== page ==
Optimizing the Use of Linaclotide in Patients with Constipation-Predominant Irritable Bowel Syndrome: An Expert Consensus Report

Enrique Rey, Fermín Mearin, Javier Alcedo, Constanza Ciriza, Silvia Delgado-Aros, Teresa Freitas, Miguel Mascarenhas, Miguel Mínguez, Javier Santos, Jordi Serra

    Research output: Contribution to journalReview articleResearchpeer-review

    17 Citations (Scopus)


    © 2017, The Author(s). Introduction: Irritable bowel syndrome (IBS) is a functional bowel disorder characterized by chronic or recurrent abdominal pain in association with defecation or a change in bowel habits. A predominant disorder of bowel habits, IBS is classified into three main subtypes: constipation-predominant IBS (IBS-C), diarrhea-predominant IBS (IBS-D) and IBS alternating between constipation and diarrhea (IBS-M). Linaclotide is a first-in-class, oral, once-daily guanylate cyclase-C receptor agonist (GC-CA) that is licensed for the symptomatic treatment of moderate-to-severe IBS-C in adults. This review aims to facilitate and optimize clinical practices, establishing common guidelines to monitor patients with IBS-C that are treated with linaclotide. Methods: A group of experts in functional digestive disorders was convened to review the efficacy and safety of linaclotide and to develop an updated consensus report for the treatment of patients with IBS-C. A search was performed for English, French and Spanish language articles in PubMed. On the basis of the articles identified, an initial document was drafted addressing different issues frequently raised by general practitioners and GI specialists that are related to the prescription, efficacy and safety of linaclotide. This document was then reviewed and modified by the expert panel until a final text was agreed upon and validated. Results: Based on the evidence, the panel addressed the following recommendations: (1) Linaclotide is indicated for the treatment of moderate to severe IBS-C in adults; (2) it is recommended that patients take linaclotide continuously and not sporadically; (3) patients should be warned about the risk of diarrhea and given choices concerning how to deal with this possible side effect; (4) the absence of tachyphylaxis or potential risks implies that linaclotide treatment can be maintained for long periods of time. Conclusions: This document seeks to lay down a set of recommendations and to identify key issues that may be useful for the clinical management of IBS-C patients treated with linaclotide.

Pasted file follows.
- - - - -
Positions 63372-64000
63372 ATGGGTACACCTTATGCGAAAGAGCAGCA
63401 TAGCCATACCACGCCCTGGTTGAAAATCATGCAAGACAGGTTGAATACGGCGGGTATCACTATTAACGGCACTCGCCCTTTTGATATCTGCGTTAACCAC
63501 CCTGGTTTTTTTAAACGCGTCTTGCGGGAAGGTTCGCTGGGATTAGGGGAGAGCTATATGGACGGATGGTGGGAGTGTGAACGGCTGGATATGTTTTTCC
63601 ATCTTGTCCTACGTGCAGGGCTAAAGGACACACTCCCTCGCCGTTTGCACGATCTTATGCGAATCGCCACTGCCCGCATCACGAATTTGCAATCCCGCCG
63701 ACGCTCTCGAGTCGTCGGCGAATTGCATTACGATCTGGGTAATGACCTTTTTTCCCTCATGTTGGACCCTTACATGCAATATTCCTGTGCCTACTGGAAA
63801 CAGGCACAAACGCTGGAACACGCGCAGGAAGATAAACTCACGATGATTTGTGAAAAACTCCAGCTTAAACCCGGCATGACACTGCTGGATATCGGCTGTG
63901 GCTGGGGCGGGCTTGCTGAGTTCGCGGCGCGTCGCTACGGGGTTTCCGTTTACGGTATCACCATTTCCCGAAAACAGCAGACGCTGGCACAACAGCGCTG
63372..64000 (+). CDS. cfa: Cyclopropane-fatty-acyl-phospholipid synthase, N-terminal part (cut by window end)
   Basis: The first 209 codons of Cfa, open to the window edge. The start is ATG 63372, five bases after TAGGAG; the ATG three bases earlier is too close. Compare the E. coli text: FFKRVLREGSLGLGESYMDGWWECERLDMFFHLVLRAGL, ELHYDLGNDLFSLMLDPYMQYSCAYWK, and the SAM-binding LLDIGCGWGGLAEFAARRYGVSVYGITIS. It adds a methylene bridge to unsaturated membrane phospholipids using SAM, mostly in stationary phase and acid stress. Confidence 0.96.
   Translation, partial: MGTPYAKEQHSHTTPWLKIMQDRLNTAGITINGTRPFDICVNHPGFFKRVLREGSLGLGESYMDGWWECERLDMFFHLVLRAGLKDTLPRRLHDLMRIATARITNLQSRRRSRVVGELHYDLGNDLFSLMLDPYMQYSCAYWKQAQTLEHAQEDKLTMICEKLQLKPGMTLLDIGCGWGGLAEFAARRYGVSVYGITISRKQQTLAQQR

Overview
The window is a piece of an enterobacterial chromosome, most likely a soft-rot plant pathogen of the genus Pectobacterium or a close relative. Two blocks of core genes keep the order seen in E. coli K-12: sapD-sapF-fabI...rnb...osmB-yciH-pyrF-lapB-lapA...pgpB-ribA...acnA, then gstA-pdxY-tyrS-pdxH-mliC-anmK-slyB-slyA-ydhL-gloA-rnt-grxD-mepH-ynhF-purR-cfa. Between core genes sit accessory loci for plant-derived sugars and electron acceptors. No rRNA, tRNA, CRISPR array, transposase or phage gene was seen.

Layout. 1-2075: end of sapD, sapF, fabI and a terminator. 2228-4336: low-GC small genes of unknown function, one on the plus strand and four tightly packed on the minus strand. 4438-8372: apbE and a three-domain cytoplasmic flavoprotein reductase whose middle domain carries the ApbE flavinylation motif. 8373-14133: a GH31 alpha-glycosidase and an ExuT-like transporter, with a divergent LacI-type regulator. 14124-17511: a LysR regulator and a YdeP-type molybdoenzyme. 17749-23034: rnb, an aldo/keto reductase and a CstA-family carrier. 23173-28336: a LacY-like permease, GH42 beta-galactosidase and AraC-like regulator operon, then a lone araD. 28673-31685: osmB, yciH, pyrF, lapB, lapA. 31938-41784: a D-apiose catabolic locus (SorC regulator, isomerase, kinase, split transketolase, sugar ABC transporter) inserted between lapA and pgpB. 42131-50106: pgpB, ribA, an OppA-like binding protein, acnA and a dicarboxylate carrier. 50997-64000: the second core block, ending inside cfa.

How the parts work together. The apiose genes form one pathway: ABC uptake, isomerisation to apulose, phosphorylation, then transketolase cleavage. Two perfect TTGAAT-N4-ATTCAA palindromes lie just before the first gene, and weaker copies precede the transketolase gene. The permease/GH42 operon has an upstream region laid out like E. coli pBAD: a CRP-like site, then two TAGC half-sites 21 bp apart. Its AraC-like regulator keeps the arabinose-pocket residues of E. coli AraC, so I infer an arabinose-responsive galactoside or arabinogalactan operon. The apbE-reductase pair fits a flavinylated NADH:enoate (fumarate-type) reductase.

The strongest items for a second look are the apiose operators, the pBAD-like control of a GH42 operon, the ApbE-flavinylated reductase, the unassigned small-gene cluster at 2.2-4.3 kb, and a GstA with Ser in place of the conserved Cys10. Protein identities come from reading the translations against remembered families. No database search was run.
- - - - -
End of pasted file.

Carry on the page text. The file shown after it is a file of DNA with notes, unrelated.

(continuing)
Original languageEnglish
    Pages (from-to)587-598
    JournalAdvances in Therapy
    Issue number3
    Publication statusPublished - 1 Mar 2017


    • Abdominal pain
    • Bloating
    • Constipation
    • Constipation-predominant irritable bowel syndrome
    • Gastroenterology
    • Linaclotide
    • Patient management
    • Recommendations


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